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Cultivating Intrinsic Motivation

Martial arts has a lot going for it, especially for children. It can help to develop confidence, physical literacy, manners and respect. It helps to overcome the challenges of a world that prioritizes instant gratification. It can also help in the often misunderstood topic of discipline.


There are many interpretations of the word discipline when it comes to martial arts, and some come from a different era where most of society had different notions about disciplining children. At PoCo Karate, we have a more modern approach to the topic of discipline, which is about cultivating intrinsic motivation and not punitive or excessive external motivation.


Let's face it, learning how to do Karate effectively takes an enormous about of time and effort. Practice makes perfect, as the saying goes...and there are drills and Kata that I have done tens of thousands of times in pursuit of this ideal. There is nobody telling me to do all this work, and very little external motivation involved. I have managed to develop intrinsic motivation to keep up my training by finding ways to overcome any mental obstacles that would interfere. This is the type of discipline that I am guiding my students towards. When the work seems pointless, we try to find the purpose and meaning, and connect that to our bigger picture goals. If a task is overwhelming, we learn to divide and conquer and focus on smaller objectives at a time. When the work is hard and boring, we seek out ways to make it fun, or alternative, novel ways to achieve the same outcome. We learn that we are making progress, even if it feels sometimes like we have plateaued. When something feels insurmountable, we seek out the camaraderie of our peers, and work towards it together as a team. When we see others struggling, we lend our hand and lift them up.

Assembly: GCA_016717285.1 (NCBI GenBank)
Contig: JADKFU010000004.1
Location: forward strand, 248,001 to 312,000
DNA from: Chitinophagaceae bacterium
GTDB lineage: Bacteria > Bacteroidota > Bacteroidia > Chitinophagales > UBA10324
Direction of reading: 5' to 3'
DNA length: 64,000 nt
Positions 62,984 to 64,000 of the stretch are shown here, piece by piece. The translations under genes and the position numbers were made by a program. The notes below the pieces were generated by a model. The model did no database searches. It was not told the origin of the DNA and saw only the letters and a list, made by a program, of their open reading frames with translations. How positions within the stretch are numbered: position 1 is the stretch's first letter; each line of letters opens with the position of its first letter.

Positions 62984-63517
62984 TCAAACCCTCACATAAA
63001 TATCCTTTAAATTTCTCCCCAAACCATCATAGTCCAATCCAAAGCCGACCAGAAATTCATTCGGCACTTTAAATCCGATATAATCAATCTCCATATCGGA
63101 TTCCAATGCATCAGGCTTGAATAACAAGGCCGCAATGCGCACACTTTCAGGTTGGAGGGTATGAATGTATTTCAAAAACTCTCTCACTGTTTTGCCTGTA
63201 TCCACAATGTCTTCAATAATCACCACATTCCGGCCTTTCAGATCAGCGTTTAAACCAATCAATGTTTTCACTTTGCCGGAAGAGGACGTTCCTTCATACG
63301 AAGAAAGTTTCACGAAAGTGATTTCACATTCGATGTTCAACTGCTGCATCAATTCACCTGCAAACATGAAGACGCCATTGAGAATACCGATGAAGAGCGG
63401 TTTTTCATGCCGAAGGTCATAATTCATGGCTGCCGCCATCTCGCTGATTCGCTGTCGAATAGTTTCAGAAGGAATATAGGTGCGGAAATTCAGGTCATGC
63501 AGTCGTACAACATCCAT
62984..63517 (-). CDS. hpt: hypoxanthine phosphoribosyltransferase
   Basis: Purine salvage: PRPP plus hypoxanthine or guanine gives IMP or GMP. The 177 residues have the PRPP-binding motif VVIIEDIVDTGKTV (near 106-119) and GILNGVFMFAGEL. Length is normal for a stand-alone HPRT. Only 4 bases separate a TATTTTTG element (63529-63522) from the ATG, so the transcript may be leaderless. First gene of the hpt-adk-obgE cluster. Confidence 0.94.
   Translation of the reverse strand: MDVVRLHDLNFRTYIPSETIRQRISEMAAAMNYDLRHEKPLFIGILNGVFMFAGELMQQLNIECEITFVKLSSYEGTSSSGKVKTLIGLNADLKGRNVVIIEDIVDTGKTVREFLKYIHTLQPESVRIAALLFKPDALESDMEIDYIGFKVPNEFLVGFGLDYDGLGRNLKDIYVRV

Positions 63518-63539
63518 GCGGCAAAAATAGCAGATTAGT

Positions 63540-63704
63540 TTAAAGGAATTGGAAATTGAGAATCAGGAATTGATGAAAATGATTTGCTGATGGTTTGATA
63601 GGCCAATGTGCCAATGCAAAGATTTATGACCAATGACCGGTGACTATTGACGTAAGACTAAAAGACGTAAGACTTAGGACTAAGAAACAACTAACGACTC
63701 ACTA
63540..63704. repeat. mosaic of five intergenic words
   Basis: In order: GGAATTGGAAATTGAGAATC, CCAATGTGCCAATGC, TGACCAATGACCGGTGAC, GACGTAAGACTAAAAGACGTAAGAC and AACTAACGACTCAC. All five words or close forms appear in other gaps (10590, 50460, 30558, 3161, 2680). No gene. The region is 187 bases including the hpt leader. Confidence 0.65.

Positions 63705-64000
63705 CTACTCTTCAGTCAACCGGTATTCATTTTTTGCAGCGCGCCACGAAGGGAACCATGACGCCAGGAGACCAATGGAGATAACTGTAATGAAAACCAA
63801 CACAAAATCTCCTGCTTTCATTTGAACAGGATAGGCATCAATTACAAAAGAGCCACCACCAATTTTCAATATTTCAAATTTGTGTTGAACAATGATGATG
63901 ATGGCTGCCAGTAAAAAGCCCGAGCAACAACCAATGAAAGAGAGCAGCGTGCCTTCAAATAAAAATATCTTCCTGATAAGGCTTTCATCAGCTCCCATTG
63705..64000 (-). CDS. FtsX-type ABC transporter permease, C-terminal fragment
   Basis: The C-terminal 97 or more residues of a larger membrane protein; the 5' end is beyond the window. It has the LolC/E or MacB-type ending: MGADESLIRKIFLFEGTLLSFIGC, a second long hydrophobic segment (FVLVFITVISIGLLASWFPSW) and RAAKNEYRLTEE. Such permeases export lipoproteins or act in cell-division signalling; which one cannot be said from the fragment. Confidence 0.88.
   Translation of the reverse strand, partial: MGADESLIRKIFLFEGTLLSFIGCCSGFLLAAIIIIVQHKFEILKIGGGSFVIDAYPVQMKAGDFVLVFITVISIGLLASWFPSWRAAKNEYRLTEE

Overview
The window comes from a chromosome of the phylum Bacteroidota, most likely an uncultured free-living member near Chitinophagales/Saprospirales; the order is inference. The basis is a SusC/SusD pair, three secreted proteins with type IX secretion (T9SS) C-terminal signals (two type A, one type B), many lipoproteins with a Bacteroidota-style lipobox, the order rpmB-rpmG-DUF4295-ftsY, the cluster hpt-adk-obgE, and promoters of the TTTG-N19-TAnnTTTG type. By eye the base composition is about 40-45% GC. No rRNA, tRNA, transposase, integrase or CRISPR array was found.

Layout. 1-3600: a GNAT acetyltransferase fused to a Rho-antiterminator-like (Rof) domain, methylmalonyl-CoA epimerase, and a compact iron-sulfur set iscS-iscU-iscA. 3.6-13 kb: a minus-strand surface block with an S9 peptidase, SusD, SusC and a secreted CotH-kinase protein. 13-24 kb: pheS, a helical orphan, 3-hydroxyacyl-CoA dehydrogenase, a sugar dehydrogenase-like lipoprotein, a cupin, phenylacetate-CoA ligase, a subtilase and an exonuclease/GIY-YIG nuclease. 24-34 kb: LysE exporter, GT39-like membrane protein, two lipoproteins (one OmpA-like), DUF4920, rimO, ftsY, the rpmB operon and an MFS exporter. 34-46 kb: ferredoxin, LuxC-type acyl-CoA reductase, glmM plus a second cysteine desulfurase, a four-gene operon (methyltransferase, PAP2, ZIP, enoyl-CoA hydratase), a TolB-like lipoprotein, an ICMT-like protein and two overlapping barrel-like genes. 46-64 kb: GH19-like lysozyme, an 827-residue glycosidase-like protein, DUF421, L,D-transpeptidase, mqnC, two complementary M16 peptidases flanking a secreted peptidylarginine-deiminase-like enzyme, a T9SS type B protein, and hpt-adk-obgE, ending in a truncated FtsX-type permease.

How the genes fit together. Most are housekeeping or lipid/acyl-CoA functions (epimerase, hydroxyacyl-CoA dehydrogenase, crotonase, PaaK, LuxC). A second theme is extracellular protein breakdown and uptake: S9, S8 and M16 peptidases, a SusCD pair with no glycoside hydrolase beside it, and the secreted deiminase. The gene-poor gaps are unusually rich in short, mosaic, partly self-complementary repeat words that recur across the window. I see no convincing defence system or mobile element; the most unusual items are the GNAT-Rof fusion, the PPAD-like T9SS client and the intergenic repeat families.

There are some people that expect that a martial art is a solution to behavioural problems, and the type of discipline they are seeking is somewhere in the spectrum of "tough love" to punitive discipline. Some are hoping to fix a problem of low motivation by finding an instructor that will push their child excessively hard to achieve the parent's goals. This tough and inflexible discipline approach to "rewire" brains is especially damaging for neurodivergent children, as they often receive a disproportionate share, while gaining little from it. All of these approaches may seem effective at first, but they treat a symptom and may form more underlying problems. They are both negative external motivation approaches, and in the long run, they may end up teaching the student the opposite lessons of what was expected. The student often learns to do what you want *only* to avoid negative external consequences, and it can decrease motivation for daily tasks where there is no external motivation. Another key challenge is that instead of learning respect, some students develop deep resentment towards authority. Respect must be given in order to be received. What we want to teach students is intrinsic motivation, because it is something that will help them for their entire lives. For these reasons, this kind of negative motivation discipline is not what we practice at PoCo Karate.


There is no quick fix to challenges with motivation, but with the right guidance, a student can strengthen the skill of intrinsic motivation. Our style of Karate does not exist to serve short term goals at the expense of long term health and well-being. This mindset can be summed up succinctly by the following quote from the founder of Shito-Ryu Karate, Mabuni Kenwa (1889-1952): "Karate-do is a lifetime study".




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